Resources for Members of the Fire Service
Deaths from fires and burns are the fifth most common cause of unintentional injury deaths in the United States (CDC 2005) and the third leading cause of fatal home injury (Runyan 2004). The United State's mortality rate from fires ranks sixth among the 25 developed countries for which statistics are available (International Association for the Study of Insurance Economics 2003).
Although the number of fatalities and injuries caused by residential fires has declined gradually over the past several decades, many residential fire-related deaths remain preventable and continue to pose a significant public health problem.
Forms, Documents & Information - Some suitable for download, print out, copy and hand out
The Fire Prevention and Safety Grants (FP&S) are part of the Assistance to Firefighters Grants (AFG) and are under the purview of the Grant Programs Directorate in the Federal Emergency Management Agency. FP&S grants support projects that enhance the safety of the public and firefighters from fire and related hazards. The primary goal is to target high-risk populations and mitigate high incidences of death and injury. Examples of the types of projects supported by FP&S include fire prevention and public safety education campaigns, juvenile firesetter interventions, media campaigns, and arson prevention and awareness programs.
High-Rise Safety ( USFA)
Smoking Fire Safety ( USFA)
For Fire Safety and Injury Prevention Information and Resources:
State Injury Profile: (PDF)
CDC's National Center for Injury Prevention and Control gathers data about a broad range of intentional and unintentional injuries or what many people call 'violence' and 'accidents.' Injuries affect everyone. Injury is the leading cause of death for all Americans ages one to 34, and injury remains one of the leading causes of death, no matter how long someone may live.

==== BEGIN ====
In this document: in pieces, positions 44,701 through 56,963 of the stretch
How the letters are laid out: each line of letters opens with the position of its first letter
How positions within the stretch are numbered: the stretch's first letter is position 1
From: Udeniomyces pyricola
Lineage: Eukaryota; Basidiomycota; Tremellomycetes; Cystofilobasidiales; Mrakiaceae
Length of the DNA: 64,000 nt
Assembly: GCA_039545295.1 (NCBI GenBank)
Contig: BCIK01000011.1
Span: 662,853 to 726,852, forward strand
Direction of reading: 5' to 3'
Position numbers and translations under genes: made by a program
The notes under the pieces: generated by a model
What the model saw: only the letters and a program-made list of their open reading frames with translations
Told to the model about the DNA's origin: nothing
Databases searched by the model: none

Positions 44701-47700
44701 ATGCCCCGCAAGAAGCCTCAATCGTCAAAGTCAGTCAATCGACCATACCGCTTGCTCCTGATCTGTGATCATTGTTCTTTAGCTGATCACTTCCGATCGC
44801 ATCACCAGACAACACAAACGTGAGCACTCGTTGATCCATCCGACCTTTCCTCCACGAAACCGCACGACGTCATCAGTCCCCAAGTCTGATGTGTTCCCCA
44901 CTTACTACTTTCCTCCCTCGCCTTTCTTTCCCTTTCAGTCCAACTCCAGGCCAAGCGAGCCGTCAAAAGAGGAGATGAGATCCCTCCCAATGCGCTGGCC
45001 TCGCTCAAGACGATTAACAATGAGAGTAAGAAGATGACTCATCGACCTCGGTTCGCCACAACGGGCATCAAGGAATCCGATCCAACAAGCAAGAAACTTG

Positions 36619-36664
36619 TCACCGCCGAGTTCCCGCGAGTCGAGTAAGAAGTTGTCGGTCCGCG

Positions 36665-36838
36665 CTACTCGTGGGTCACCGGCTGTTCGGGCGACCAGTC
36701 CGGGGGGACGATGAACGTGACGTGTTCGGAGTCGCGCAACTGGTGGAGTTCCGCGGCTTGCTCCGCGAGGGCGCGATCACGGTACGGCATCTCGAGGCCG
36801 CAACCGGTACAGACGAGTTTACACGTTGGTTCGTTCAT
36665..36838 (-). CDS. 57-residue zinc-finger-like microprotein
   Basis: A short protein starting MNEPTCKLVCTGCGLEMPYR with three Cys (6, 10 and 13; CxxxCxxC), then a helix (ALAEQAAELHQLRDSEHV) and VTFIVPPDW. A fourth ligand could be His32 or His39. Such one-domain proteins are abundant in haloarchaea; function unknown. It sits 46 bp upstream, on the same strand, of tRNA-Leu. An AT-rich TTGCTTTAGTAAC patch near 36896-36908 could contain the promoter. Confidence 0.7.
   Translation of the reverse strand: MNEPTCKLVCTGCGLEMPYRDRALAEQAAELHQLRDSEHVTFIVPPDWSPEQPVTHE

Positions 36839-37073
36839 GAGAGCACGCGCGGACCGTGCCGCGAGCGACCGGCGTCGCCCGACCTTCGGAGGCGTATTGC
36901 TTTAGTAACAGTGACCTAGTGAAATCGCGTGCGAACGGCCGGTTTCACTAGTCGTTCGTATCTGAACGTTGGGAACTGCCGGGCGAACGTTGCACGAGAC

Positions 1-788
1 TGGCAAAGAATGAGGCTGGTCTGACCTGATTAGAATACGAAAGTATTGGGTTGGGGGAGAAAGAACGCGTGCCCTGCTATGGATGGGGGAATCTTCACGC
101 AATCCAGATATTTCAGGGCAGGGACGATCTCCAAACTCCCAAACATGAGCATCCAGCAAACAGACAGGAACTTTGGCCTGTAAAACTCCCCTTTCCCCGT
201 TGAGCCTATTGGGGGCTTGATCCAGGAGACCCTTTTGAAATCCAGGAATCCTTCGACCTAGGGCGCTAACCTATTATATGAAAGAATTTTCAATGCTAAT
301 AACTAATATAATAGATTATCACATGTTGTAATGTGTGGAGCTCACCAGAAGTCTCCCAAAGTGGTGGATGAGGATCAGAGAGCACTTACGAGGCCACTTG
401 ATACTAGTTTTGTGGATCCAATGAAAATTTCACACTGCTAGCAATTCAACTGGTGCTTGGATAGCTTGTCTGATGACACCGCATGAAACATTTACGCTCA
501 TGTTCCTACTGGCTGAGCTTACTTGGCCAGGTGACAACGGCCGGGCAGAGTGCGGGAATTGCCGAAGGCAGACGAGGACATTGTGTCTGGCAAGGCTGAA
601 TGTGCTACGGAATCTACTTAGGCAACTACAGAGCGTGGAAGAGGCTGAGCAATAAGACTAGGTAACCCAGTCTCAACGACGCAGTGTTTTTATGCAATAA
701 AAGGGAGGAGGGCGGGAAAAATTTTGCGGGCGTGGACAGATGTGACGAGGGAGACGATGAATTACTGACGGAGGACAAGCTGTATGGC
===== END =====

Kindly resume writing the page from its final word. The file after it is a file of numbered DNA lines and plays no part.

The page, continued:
Maps and graphs in this State Injury Profile show this state's death rates from in falls, poisoning, drowning, suffocation, fires and burns, suicide, homicide, traumatic brain injury and injuries related to firearms. The graphics show how this state compares with others and with mortality rates in the United States as a whole. You will also find a table showing the Ten Leading Causes of Death for the United States and for Maryland.
Fire Statistics: ( USFA)
This page contains statistics on fires that occur in the United States and analytical and topical reports that describe the national fire problem. Also included are statistics related to firefighters and fire departments.
Fire Statistics by State ( USFA)
The fire problem varies from region to region in the United States. This often is a result of climate, poverty, education, demographics, and other causal factors. The following table shows the District of Columbia's and each State's fire death rate per capita for 2004 based on the State where the fire death occurred. The national fire death rate in 2004 was 12.4 deaths per million population. States are listed by rate from highest to lowest. The higher death rates in 2004 were in the District of Columbia, Mississippi, and Alabama. The states with the lowest rates were Colorado, Vermont, and Wyoming.
Accidents kill one million children each year around the world and permanently disable many more. And almost all of these injuries are preventable.
Smoke Alarms ( USFA)
Home Fire Sprinklers:
- Montgomery County Home Fire Sprinkler Law
- Home Fire Sprinkler Coalition ()
- USFA Home Fire Sprinkler Information
After the Fire
- English Version (PDF, 188 Kb)
- Spanish Version (PDF, 128 Kb)
- Russian Version (PDF, 213 Kb)
- Korean Version (PDF, 323 Kb)
- Vietnamese Version (PDF, 316 Kb)
- Cambodian Version (PDF, 176 Kb)